Prenatal Vitamin Warnings and Precautions

Before taking prenatal vitamins, warnings and precautions should be reviewed to minimize potential risks. For example, you should talk to your healthcare provider (before taking prenatal vitamins) if you have anemia, kidney stones, or any allergies. Because prenatal vitamins contain folic acid, they may mask certain types of anemia if too much is taken. Also, prenatal vitamins may contain certain nutrients derived from fish oil, which may cause problems in people with a fish allergy.

Prenatal Vitamins: What Should I Tell My Healthcare Provider?

You should talk with your healthcare provider prior to taking prenatal vitamins if you have:
 
Also, make sure to tell your healthcare provider about any other medicines you are taking, including prescription and non-prescription medicines, vitamins, and herbal supplements.
 

Specific Precautions and Warnings for Prenatal Vitamins

Some of the warnings and precautions to be aware of prior to taking prenatal vitamins include the following:
 
  • In some people, calcium can make kidney stones worse. If you have a history of kidney stones, check with your healthcare provider before taking a prenatal vitamin (because most prenatal vitamins contain calcium).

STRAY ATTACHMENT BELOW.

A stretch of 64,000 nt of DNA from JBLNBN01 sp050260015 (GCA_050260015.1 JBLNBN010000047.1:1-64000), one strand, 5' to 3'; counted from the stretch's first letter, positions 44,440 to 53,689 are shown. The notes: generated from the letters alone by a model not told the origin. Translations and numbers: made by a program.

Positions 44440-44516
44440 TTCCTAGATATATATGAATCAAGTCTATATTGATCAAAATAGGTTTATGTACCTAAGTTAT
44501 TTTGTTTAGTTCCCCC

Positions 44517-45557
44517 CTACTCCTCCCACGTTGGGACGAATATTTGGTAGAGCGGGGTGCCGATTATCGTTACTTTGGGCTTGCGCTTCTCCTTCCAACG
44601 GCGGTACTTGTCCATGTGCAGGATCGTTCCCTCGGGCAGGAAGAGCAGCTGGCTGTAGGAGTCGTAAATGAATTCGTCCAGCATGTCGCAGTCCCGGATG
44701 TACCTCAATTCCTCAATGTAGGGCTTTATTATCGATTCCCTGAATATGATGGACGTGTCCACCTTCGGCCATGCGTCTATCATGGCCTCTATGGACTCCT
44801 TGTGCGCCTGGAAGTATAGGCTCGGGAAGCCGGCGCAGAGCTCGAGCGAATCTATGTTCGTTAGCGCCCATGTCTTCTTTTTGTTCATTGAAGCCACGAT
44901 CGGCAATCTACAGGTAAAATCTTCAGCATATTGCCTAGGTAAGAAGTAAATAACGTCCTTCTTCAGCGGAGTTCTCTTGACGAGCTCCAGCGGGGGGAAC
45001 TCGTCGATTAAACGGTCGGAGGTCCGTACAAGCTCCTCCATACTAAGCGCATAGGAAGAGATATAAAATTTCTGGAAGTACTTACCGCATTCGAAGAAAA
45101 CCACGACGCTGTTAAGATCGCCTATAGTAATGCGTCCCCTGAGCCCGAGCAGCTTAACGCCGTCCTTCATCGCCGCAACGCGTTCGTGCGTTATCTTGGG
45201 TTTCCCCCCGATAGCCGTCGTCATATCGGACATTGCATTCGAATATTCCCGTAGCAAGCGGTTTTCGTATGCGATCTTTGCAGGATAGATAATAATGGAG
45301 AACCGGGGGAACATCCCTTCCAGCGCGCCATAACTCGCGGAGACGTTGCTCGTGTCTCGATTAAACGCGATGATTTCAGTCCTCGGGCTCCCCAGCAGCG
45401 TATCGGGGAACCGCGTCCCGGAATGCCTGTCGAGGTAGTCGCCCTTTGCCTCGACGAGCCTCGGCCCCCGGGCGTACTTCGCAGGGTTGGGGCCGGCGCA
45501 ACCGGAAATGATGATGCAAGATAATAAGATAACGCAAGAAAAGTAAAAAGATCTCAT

• Some of the newer prenatal vitamins contain omega-3 fatty acids (such as DHA). High doses of omega-3 fatty acids can increase the risk of bleeding, although this is not expected to be a problem at the recommended dosage. However, if you have a bleeding disorder, please discuss this with your healthcare provider before taking a prenatal vitamin with omega-3 fatty acids.
     
  • Some prenatal vitamins contain omega-3 fatty acids that are derived from fish oil. Check with your healthcare provider before taking a prenatal vitamin with omega-3 fatty acids if you are allergic to fish.
     
  • Prenatal vitamins can potentially interact with a few other medications (see Prenatal Vitamin Drug Interactions).
     
  • Prenatal vitamins contain folic acid, which can mask certain types of anemia. This means that if you take enough folic acid, certain types of anemia may not show up on blood tests. However, this does not apply to all types of anemia. If you have anemia, check with your healthcare provider before taking prenatal vitamins.
     
  • Prenatal vitamins are usually considered safe for women who are breastfeeding (see Prenatal Vitamins and Breastfeeding). In fact, many healthcare providers recommend that pregnant women take prenatal vitamins.
     
Pregnancy and Pain

Information on Prenatal Vitamins

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